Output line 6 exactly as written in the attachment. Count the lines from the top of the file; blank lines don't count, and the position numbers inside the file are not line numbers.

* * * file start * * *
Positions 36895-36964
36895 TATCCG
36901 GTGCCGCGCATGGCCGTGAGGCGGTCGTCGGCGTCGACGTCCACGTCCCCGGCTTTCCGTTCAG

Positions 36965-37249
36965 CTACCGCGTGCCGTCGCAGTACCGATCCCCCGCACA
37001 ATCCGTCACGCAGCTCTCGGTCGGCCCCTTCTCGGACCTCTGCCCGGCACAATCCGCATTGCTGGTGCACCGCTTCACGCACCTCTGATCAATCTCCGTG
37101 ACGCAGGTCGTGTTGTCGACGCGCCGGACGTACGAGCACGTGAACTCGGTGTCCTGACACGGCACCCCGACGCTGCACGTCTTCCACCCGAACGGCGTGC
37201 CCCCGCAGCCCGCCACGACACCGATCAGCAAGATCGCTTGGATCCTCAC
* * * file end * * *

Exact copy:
37001 ATCCGTCACGCAGCTCTCGGTCGGCCCCTTCTCGGACCTCTGCCCGGCACAATCCGCATTGCTGGTGCACCGCTTCACGCACCTCTGATCAATCTCCGTG